Here’s our Skype conversation:
Friend: “[Time is] all any of us have dodo, it’s all about how we use/waste it.”
Me: “Maybe, but most people don’t have 5 years to just f*ck off (speaking about my trip). Or maybe they just can’t figure out how to finance 5 years of f*cking off.”
Friend: “Not so sure. We sort of decide what we are going to do. Go into the Army, go to college, get a job in a factory. It’s not that they don’t have the time, it’s the lack of courage to take risks.”
Me: “That’s probably true too. And there’s this idea that your life is supposed to be kinda cookie-cutter… Get a job, find a lady, have some kids, get a house, give up and relegate yourself to a mediocre existence.”
Friend: “That’s the f*cked up American template, for sure.”
Me: “I have to admit – it sounds good because it would be so much easier and there’s so much pressure to just do that… but then I’d be dragging my knee around every corner on the motorcycle just for the tiniest bit of adrenaline.”
Friend: “It’s not easier. It’s harder. And it’s a f*cking trap.”
Now, if this was some college-age punk or another friend of mine who was an adrenaline junkie – I’d probably dismiss this conversation as ego-polishing. But this friend is over 60, has a child, a wife, a house, and a nice BMW motorcycle that I’m happy he chooses to ride with me and my motorcycle.
“It’s Tradition” or “It’s Conventional” Aren’t Answers
That subtitle says it all. If approached at the end of my life, when someone asks why I did something or lived a certain way – the only answers I don’t want to give are the unexamined answers: “It is tradition” or “I gave into societal pressure” or “It was conventional.” Specifically in the realm of marriage, children, religion and the mundane life of most middle-class Americans. They say our American Middle Class is disappearing – maybe, but I’m not convinced there is much we should save.
I don’t believe marriage is for most of us, certainly not me (yet). It’s an archaic institution that has long outgrown it’s purpose, and if you simply look around – you’ll see that we’re not as inclined (as a species) to follow through with it as we once were. First time marriage has less than a 50% success rate, second time marriages are successful about 33% of the time, and third marriages have a remarkably shitty success rate of 27%. And for what benefit would one take this risk? I don’t see much logic in it, until much later in life. People’s goals, ambition, and focus change – often very quickly and in this day in age “forever” is much longer than it was. There simply isn’t a compelling reason for it anymore besides Convention and Tradition – and you know how I feel about that.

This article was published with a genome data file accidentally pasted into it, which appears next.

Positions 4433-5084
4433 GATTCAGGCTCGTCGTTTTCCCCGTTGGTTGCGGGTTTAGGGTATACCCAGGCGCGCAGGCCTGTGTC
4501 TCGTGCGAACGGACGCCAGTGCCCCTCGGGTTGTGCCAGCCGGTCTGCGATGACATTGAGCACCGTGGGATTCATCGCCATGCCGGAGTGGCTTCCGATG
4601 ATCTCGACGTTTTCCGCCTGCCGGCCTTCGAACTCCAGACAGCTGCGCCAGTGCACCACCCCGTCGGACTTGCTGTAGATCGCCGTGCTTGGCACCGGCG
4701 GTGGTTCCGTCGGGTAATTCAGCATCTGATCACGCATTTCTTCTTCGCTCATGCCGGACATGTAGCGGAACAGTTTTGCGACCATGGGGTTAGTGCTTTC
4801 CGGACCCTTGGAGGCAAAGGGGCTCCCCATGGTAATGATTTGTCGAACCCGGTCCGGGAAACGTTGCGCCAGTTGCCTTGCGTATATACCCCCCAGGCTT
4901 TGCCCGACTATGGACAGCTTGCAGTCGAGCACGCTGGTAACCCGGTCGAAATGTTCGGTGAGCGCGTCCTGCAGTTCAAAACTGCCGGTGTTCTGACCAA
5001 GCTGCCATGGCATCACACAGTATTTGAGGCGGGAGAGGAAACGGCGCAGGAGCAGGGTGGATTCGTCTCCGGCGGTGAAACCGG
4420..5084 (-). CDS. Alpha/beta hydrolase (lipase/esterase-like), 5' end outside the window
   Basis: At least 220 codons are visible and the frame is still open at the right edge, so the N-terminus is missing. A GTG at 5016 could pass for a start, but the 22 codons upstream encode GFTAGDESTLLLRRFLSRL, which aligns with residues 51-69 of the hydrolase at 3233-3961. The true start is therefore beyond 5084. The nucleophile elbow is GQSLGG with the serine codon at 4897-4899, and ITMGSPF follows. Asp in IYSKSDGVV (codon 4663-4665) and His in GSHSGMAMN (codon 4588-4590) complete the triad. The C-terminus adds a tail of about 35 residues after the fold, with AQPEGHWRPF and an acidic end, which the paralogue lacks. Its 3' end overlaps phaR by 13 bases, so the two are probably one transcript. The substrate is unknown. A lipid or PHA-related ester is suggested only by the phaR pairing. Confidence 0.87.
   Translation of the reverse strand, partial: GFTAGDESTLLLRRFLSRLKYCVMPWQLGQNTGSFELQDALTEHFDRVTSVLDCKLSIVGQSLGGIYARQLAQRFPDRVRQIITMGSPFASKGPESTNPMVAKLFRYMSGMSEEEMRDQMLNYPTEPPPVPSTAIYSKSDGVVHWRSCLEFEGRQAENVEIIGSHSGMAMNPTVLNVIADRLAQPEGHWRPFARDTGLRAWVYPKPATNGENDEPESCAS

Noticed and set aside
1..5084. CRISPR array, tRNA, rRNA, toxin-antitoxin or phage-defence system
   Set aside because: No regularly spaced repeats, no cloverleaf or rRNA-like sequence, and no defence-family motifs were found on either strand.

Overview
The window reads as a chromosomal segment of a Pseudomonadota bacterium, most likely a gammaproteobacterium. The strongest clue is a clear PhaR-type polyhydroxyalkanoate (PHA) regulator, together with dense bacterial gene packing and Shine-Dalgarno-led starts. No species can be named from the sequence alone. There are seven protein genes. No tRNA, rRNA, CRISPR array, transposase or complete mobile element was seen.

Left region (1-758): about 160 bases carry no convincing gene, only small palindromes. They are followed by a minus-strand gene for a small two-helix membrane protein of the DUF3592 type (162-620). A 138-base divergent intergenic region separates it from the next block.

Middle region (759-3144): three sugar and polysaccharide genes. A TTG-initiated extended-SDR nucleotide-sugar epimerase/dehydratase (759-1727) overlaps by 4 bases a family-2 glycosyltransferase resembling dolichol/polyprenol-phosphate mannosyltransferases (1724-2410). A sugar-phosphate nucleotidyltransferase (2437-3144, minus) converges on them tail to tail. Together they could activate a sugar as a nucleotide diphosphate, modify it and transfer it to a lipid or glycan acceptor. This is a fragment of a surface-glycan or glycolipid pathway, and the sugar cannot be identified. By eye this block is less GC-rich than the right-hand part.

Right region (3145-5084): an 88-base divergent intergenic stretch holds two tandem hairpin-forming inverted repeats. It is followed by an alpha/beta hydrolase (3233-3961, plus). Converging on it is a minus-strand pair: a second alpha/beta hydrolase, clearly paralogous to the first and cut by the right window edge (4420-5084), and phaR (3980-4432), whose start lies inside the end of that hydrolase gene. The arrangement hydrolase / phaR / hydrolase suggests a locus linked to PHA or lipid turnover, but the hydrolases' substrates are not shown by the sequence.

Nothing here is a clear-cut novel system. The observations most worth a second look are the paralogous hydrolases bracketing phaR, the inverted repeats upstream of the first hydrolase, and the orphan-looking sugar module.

I think overpopulation is a real concern and having more than a couple of children at this day in age is either: a) irresponsible (as in: I didn’t take the proper precautions and now I have 5 kids) or b) selfish (as in: I love kids and I want them, they make me happy) or c) stupid (as in: I didn’t think about it)
That get your fur up a little bit? Well, let me explain. First – exponential growth is crazy stuff, do some reading or just look at this graph of human population growth:
The graph above can be found here. And the argument that it’s not first-world population growth is bullshit too – a child in the US consumes 66 times the resources that a child in India does. We may not be growing as rapidly, but our waste and overconsumption is serious stuff. Where are we going to be by 2083? About 10 BILLION people. If you’re in the US and reading this, you may not care – but do a bit of traveling and you’ll see the horrible impact we’re having on the environment as humans. Ever been to a landfill, seen a trash city, or heard about the island of plastic in the Pacific? Again – forgo the tradition and convention, having more kids isn’t helping anything.